Technology has been of great value to society. For instance, E-Commerce has provided SMEs with a medium to expand their business. It has also made information readily available to almost anyone, anywhere, at anytime. But inasmuch as we have benefited from the innovations technology has made possible, it has also made some of the things we have gotten accustomed to virtually obsolete.
In line with this, 24/7 Wall St. has put together the latest version of the Ten Brands That Will Disappear. It identifies brands which they believe will either be extinct or continue to be on the decline by the year 2011. Their projections were based on the current economic climate, assessing the current technology available, the company’s reputation, and the demand for their products.
One brand they predict will disappear is Blockbuster. Until the past decade, the video rental business has been considered a viable industry. This no longer holds true. In the United States, Blockbuster was the leader in the video rental business, but over the years, its revenue has fallen rapidly. Their business of renting movies has been destroyed by cable and satellite video on demand, DVDs via mail and dispensing machines.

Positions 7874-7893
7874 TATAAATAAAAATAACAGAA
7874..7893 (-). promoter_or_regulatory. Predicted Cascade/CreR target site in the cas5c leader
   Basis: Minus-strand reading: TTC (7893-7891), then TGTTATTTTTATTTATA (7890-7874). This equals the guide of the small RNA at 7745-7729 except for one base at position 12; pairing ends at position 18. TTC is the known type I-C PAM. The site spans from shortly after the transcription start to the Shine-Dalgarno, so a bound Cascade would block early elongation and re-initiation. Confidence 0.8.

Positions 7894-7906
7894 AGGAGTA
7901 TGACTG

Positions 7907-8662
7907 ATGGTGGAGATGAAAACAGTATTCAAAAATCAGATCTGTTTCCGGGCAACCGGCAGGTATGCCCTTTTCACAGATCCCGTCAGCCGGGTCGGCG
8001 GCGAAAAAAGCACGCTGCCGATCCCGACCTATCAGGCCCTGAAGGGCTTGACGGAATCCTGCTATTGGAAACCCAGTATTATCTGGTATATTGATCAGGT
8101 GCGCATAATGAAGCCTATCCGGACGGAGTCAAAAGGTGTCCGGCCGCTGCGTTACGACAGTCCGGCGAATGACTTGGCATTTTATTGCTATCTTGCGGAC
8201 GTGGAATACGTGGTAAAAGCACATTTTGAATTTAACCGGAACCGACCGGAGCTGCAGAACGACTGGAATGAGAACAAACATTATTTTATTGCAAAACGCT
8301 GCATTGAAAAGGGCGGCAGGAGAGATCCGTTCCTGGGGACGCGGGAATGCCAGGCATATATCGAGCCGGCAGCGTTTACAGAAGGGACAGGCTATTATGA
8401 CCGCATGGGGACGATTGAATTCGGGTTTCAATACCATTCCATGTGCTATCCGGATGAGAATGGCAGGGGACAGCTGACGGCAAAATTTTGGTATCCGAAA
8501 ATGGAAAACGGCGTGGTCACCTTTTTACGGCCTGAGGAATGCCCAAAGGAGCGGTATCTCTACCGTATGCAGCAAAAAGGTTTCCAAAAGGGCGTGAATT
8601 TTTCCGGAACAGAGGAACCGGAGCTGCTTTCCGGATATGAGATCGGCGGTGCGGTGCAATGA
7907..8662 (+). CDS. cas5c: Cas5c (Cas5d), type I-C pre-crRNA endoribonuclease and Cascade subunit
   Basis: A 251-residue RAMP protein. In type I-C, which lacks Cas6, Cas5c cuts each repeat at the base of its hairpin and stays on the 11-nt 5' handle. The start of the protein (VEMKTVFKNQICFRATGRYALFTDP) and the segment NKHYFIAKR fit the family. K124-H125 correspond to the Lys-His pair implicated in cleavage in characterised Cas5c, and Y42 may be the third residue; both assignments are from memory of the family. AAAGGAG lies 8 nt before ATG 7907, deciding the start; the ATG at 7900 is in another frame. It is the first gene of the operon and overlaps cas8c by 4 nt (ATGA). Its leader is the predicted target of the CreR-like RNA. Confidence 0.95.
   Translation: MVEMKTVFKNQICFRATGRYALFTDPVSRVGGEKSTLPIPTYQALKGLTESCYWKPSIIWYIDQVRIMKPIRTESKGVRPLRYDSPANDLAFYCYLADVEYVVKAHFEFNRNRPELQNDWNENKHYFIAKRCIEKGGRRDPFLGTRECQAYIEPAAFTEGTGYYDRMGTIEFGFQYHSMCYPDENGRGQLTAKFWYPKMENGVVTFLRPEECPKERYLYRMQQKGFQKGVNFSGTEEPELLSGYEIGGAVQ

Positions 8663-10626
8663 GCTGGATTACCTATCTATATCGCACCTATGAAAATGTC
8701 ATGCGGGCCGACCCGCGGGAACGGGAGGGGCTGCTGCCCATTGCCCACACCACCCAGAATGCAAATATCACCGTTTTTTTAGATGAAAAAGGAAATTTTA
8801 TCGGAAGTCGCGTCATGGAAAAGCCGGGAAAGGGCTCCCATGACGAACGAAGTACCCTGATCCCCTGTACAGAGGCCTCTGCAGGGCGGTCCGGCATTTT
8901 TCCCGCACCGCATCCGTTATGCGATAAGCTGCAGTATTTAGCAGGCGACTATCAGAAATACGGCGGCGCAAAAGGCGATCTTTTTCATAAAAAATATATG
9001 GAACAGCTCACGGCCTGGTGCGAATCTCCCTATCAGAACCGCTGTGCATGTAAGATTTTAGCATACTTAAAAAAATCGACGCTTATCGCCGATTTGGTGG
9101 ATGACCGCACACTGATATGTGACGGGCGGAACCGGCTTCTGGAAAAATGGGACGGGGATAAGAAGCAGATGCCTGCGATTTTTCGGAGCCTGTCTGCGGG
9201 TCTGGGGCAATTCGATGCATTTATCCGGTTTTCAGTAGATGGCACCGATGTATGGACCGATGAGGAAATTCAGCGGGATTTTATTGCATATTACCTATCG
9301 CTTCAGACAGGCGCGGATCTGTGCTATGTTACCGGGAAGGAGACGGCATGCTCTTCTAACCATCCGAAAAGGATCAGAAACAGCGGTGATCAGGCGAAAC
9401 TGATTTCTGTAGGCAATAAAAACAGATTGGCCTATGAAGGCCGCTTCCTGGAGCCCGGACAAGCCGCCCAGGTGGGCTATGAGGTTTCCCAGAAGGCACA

The same thing could be said for their local counterparts such as ACA Video or Video City. Aside from downloading movies on the Internet, the movie rental business has also been greatly crippled by the sellers of pirated DVDs. For most people, it is more convenient to buy pirated CDs. Why bother renting for P30 when you can buy a clear copy of the movie for the same price? Also, pirated DVDs include the latest movies, unlike the original ones that come out a few months after it has been shown in cinemas. This has become a problem for them.
As a result, people are being challenged to become more innovative in the efforts of adapting to the changes technology has presented.